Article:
July 21, 2009


Did Kennedy want to invade Vietnam? What did Johnson believe about Martin Luther King? Was Nixon a crook? What did Blair make of Bush? All those questions to some extent or another have been answered for posterity by tapes- by recordings taken at the time of Presidents and Prime Ministers, their aides and acolytes and even enemies talking to each other. Tapes therefore have become the stuff of political history- most famously of course in the case of Nixon the stuff both of politics and history. On Andrew Sullivan's blog, someone raises the point that apparantly various statements on the Nixon tapes have been rewritten in official records. I have not listened to the relevant sections of the tape- but I am sure that there will be things in those tapes that over time we come to realise were not what people at the time or closer to the time believed them to be. We are overhearing conversations and one of the points about overheard conversations is that they tend to be misheard- chinese whispers is a game based on mishearing and I am sure that there is a lot of that in history using audio as there is misreading in history using text. To take an example, Eamon Duffy made a very interesting discovery when he suggested that a manuscript whose first editor had read the words 'sent Denys ys camp' actually read 'sent Davids ys camp'- surprising it may seem to readers but the first set of words is innocuous, the second a confession of treason. We should expect over time and as people study the tapes more produced by the powerful for mishearings to be corrected or adjusted and for interpretations to change: the scepticism on Sullivan's blog notwithstanding, audio sources just like written sources are open to interpretation and controversy not only to discover the importance of what they say, but also to discover what they actually do say.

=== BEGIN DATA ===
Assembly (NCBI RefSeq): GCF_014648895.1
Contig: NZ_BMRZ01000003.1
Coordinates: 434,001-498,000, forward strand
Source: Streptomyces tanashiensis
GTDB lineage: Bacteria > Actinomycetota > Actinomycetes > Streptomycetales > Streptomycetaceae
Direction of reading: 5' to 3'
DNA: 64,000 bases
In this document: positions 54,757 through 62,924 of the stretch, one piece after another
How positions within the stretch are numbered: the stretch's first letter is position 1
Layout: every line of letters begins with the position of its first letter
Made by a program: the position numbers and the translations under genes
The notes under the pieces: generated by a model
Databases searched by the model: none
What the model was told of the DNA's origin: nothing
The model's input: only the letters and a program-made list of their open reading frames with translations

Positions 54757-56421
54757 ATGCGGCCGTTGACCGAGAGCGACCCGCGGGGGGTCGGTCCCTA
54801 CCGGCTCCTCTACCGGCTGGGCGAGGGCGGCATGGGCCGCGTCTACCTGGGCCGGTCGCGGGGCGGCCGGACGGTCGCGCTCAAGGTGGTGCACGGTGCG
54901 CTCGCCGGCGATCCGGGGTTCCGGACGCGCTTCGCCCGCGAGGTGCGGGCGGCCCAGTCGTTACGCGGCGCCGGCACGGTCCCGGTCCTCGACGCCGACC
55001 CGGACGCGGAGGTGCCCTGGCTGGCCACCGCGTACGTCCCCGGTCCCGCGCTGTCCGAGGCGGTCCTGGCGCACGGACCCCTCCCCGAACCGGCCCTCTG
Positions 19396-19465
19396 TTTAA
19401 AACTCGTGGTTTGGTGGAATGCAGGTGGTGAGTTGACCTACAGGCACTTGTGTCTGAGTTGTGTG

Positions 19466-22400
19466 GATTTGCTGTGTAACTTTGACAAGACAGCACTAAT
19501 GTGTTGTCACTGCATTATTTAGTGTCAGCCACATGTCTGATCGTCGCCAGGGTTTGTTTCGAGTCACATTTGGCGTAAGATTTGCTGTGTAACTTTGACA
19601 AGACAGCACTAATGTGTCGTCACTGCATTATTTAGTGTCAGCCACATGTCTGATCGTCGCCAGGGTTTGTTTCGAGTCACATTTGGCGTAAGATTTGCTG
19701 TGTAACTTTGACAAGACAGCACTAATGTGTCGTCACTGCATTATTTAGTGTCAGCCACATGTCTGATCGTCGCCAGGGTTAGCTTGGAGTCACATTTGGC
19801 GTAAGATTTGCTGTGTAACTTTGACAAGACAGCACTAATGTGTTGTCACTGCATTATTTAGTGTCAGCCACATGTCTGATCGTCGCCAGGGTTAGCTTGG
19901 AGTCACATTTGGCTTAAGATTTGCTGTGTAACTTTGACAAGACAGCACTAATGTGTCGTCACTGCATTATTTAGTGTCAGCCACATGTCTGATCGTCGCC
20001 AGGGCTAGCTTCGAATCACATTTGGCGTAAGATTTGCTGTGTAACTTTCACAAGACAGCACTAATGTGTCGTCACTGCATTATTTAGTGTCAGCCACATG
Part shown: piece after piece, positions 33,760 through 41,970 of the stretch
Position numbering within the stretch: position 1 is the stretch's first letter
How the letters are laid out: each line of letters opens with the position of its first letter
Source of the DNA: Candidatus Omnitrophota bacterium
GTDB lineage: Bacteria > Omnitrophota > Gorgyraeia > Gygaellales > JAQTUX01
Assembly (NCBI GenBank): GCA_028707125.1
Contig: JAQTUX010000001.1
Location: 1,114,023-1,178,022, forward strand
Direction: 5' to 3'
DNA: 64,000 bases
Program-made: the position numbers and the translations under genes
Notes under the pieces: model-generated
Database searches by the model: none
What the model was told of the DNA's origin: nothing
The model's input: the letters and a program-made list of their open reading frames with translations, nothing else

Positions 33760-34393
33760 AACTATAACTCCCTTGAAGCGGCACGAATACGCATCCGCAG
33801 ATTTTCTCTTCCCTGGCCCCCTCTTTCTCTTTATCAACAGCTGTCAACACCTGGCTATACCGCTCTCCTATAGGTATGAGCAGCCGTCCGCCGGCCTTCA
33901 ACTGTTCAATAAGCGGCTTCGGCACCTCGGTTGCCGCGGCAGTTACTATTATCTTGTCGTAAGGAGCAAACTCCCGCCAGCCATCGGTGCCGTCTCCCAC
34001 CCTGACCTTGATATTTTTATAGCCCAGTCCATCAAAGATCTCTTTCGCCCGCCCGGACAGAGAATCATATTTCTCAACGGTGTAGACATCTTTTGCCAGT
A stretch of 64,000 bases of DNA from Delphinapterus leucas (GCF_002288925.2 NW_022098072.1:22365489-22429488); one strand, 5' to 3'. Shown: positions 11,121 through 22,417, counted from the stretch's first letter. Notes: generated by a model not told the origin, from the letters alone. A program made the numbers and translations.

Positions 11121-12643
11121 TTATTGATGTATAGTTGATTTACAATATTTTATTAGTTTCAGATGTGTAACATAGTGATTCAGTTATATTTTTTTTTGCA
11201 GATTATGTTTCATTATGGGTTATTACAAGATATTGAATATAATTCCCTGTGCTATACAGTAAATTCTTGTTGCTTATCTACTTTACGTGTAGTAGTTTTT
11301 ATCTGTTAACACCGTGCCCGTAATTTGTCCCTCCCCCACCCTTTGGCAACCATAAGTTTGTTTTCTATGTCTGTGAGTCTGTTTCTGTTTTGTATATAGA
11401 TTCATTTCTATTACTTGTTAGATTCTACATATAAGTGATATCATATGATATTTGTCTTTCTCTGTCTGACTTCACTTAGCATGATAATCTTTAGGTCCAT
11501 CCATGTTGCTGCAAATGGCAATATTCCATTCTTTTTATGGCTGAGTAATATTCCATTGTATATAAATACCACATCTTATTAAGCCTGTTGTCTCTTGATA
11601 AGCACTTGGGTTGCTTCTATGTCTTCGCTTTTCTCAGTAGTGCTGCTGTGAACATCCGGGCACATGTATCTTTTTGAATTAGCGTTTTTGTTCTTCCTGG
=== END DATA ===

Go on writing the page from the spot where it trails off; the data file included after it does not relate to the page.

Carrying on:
James Higham said...

Nixon referred to the Warren Report as a work of fiction.

sulla said...

I totally agree with the post i'd add two other big problems in interpetation such evidence. ONe is that one has a tendency to assume that a politican is more honest in private but the reverse can easily be true. They may be letting off steam, trying to mislead, pactify or terrify people etc off the record does not necessarily mean more truthfull than in public.

Secondly we have a lot of recording from some presidents , Senators etc (one of the biggest blow to modern american histoians is nixon getting caught- which has probaby ended the previous tendency to record more and more). But we have none of others which means that for example a lot of Nixon's uniqueness may be becuase we do not have direct records of other presidents. Furthermore what records we do have are selective, Johnson could easily switch off his tapes- Nixon had his automatically (due to being clumsy) there's a big difference in how one treats such evidence , it's not completely comparable.

James Higham said...

Forgive this OT promotion but please support Man in a Shed’s “Silly Week” next week. Logos are available at his site.

Gracchi said...

James I would- though I am away next week- Sulla will have to oblige.

Don't know about the Warren Report.

Sulla- agree entirely with your added qualifications.